Figure 2 gives an overview of the proportion of handpumps meeting standards on the accessibility indicators, and proportion of handpump-using households that are satisfied with the accessibility of their water services per district. It shows that in all three districts about half of handpumps managed to meet accessibility standards, with the highest proportion of handpumps failing to meet accessibility standards in Gushiegu district (54%). In line with this observation, the proportion of households that expressed satisfaction with accessibility of their handpump water services was low in Gushiegu (13%) (Figure 2). In Wa East for instance, 50% admitted they spend less than 10 minutes fetching water in the dry season compared to 36% from Bongo and 14% from Gushiegu. In total, 38% in Bongo, 33% in Gushiegu and 28% in Wa East spend more than 1 hour fetching water in the dry season. Accessibility of water sources was especially challenging for households in Gushiegu. Accessibility of safe water sources, especially in the dry season, is an issue for many households. A significantly higher proportion of households reported queueing to fetch water during peak hours in the dry season (73%) than in the wet season (10%). Drawing on insights from Tadesse et al. (2013), we argue that queueing for more than 1 hour to fetch water in most cases takes away the labour force necessary for productive activities. The peculiar groundwater development and fluoride contamination in Bongo and Gushiegu, as reported by Alfredo et al. (2014) and Salifu et al. (2017), may have made it problematic for the perceived accessibility yardstick to be met.

Figure 2

Water users and service monitoring data (Source:CWSA 2015b) on accessibility of handpump.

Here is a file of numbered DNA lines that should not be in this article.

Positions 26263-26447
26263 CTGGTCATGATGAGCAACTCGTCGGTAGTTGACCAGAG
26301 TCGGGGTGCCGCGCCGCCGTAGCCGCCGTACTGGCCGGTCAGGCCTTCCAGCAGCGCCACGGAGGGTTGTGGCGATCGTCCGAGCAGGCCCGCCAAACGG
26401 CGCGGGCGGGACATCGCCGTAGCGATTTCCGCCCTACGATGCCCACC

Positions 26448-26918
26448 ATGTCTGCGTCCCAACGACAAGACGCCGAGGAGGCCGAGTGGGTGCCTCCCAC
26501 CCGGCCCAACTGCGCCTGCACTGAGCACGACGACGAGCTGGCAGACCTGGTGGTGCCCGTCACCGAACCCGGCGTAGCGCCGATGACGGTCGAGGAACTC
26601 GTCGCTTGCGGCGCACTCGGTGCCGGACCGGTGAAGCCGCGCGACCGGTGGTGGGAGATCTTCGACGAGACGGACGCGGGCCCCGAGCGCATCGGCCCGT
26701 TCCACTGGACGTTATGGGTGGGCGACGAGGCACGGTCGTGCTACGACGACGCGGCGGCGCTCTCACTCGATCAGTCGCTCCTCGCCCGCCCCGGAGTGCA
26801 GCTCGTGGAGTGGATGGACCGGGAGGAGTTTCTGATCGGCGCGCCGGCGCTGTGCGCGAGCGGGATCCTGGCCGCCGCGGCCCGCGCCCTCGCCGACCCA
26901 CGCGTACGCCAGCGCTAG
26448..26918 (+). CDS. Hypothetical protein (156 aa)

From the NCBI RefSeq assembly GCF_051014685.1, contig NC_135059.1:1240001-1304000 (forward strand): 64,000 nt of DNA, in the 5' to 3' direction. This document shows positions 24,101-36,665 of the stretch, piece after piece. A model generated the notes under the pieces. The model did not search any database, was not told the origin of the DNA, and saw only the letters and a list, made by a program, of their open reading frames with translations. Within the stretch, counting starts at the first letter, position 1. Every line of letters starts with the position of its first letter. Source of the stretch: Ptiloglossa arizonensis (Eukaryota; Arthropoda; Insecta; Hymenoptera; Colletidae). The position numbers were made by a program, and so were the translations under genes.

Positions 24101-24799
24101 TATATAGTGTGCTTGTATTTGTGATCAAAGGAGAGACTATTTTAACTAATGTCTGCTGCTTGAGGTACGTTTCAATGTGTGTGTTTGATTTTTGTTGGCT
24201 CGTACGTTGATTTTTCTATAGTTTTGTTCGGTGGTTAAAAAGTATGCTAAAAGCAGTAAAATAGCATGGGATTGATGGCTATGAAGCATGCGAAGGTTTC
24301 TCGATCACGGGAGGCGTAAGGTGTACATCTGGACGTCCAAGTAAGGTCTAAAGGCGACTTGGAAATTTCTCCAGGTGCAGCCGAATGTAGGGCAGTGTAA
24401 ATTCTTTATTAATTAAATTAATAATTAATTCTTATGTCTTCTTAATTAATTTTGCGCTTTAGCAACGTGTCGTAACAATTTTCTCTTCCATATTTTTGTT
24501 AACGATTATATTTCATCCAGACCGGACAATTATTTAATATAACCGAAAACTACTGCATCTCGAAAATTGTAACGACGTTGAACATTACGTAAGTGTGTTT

Figure 2

Water users and service monitoring data (Source:CWSA 2015b) on accessibility of handpump.

From the perspective of the service provider (as assessed in service monitoring) as well as from households, the quality of handpump water was generally perceived as acceptable, as shown in Figure 3. Nevertheless, service providers' perceived quality was high, ranging from 91 to 96%, compared to water users' perception of quality, which was far lower with an average satisfaction rate of 33% per district (Figure 3).

Figure 3

Water user and service provider (Source:CWSA 2015b) perspective on water quality.

Figure 3

Water user and service provider (Source:CWSA 2015b) perspective on water quality.

Quantity of water use reported was less than the standard 20 litres per capita per day for a large proportion of handpumps in Gushiegu (58%) and Wa East (45%). Yet, the proportion of households satisfied with the quantity of water provided was high in Wa East (42%), as shown in Figure 4. In general, users were not satisfied with the quantity of water received from handpumps.

Figure 4

User satisfaction and estimated water quantity (Source:CWSA 2015b) used.

Figure 4

User satisfaction and estimated water quantity (Source:CWSA 2015b) used.